Main definitions of disproportionate in US English:

: disproportionate1disproportionate2

disproportionate1

adjective

  • Too large or too small in comparison with something else.

    ‘people on lower incomes spend a disproportionate amount of their income on fuel’
    ‘their sentences were disproportionate to the offenses they had committed’
    • ‘This economic control gives capitalists a disproportionate amount of power in all realms of society.’
    • ‘In a country which is invariably ruled by coalitions, a small number of seats can buy a disproportionate amount of power.’
    • ‘They took up a disproportionate amount of teachers' time and caused unreasonable stress.’
    • ‘Rivals complain that Murphy has disproportionate amounts of cash with which to distort the market.’
    • ‘The disproportionate amount of privately educated applicants who continue to win places each year is a concern.’
    • ‘We must all understand what takes up a disproportionate amount of the available police resources we all call for.’
    • ‘That can take up a disproportionate amount of time and there is therefore less time spent on the business of teaching and learning.’
    • ‘It's received a wholly disproportionate amount of attention just because of his name.’
    • ‘Very obese people tend not to exercise and are frequently poor, and they spend a disproportionate amount of time dieting.’
    • ‘California bears a disproportionate amount of the cost of illegal immigration.’
    • ‘Of course in reality I know some very nice people with beards (as well as a disproportionate amount of idiots).’
    • ‘The Sheikh's willingness to spend disproportionate amounts of money for certain objects has astonished the art world.’
    • ‘It turned out that a disproportionate amount of the unclaimed luggage originated from the Indian sub-continent.’
    • ‘Kate gets a disproportionate amount of wreckage to build her shelter.’
    • ‘Under Japan's political system, towns like Towa wield a disproportionate amount of influence.’
    • ‘These can take a disproportionate amount of time and funding, to the detriment of local priorities.’
    • ‘So I guess we've all spent a disproportionate amount of time in the three second-hand shops.’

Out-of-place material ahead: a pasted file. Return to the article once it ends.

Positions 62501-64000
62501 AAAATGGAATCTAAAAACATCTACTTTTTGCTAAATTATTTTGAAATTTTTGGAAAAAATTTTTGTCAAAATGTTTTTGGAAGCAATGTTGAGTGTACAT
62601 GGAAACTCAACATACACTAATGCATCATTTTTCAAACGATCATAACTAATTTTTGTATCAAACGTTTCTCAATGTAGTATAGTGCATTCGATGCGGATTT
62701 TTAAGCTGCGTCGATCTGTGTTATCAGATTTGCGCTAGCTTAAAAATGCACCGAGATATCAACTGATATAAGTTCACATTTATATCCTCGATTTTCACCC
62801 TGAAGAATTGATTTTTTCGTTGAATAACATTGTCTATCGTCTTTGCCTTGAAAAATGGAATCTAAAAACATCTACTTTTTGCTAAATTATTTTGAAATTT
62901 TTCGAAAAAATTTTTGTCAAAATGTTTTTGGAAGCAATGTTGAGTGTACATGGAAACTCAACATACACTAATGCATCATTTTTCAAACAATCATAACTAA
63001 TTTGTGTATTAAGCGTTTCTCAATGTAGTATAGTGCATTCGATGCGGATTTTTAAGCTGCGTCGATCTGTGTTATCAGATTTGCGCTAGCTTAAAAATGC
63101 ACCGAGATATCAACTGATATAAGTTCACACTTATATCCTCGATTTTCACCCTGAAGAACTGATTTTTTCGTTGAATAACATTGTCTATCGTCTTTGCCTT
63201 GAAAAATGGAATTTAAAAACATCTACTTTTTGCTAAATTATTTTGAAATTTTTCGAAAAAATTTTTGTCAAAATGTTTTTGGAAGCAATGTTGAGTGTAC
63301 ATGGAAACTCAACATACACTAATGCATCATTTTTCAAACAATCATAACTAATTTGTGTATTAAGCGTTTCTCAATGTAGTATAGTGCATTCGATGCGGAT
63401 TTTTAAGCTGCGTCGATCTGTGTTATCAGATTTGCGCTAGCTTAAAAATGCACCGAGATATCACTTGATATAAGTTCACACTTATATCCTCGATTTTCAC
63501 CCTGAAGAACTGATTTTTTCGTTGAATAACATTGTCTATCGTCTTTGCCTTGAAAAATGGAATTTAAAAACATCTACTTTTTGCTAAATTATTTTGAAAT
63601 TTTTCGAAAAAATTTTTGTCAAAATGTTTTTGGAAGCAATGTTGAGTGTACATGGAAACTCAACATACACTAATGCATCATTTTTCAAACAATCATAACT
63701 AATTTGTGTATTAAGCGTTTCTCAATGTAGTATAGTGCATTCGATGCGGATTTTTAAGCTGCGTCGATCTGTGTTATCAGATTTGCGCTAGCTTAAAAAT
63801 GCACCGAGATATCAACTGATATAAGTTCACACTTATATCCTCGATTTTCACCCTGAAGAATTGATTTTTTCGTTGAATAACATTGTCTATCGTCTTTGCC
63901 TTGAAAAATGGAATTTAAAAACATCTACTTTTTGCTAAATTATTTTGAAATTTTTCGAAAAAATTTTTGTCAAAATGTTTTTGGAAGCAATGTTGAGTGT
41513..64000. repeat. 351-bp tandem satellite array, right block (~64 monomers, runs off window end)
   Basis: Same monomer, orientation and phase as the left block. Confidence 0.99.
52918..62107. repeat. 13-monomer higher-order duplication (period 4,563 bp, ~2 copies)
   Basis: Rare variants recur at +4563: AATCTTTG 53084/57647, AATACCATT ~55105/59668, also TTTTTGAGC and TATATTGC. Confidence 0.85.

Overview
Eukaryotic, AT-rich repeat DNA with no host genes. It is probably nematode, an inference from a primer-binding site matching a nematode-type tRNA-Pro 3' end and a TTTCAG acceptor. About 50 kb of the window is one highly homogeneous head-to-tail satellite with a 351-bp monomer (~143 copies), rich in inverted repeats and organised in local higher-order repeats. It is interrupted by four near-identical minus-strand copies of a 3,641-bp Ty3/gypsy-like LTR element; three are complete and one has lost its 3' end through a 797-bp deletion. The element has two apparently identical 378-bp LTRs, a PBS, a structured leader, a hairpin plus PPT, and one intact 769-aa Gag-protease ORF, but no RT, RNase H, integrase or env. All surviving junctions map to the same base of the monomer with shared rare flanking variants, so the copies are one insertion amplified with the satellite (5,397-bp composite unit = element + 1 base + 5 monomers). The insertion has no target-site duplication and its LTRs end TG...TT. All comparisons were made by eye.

• ‘For someone with what you might call a small social circle, I get invited to a disproportionate amount of weddings.’
    • ‘Readings take up a disproportionate amount of my time and, more importantly, emotional energy, I find.’
    • ‘Cops spend a disproportionate amount of time in their cars, driving around on motor patrol.’
    out of proportion to, not in proportion to, not appropriate to, not commensurate with, relatively too large for, relatively too small for
    View synonyms

Origin

Mid 16th century: from dis- (expressing absence) + proportionate, on the pattern of French disproportionné.

Pronunciation

disproportionate

/ˌdisprəˈpôrSH(ə)nət//ˌdɪsprəˈpɔrʃ(ə)nət/

Main definitions of disproportionate in US English:

: disproportionate1disproportionate2

disproportionate2

verb

[no object]Chemistry
  • Undergo disproportionation.

    ‘water disproportionates to oxygen and hydrogen’
    • ‘MDAsA is spontaneously disproportionated to AsA and dehydroascorbate (DAsA).’
    • ‘The latter disproportionates to H 2 O 2 and O2.’
    • ‘The rapidly induced production of ROS under stress conditions initially results in the production of O.2 -, which then disproportionates to H 2 O 2 either spontaneously or via superoxide dismutase.’
    • ‘MDA disproportionates to dehydroascorbate and AsA if it is not immediately reduced.’
    • ‘When bubbled through alkaline water, chlorine gas disproportionates to form chloride ion and hypochlorite ion.’

Pronunciation

disproportionate

/ˌdɪsprəˈpɔrʃəneɪt//ˌdisprəˈpôrSHənāt/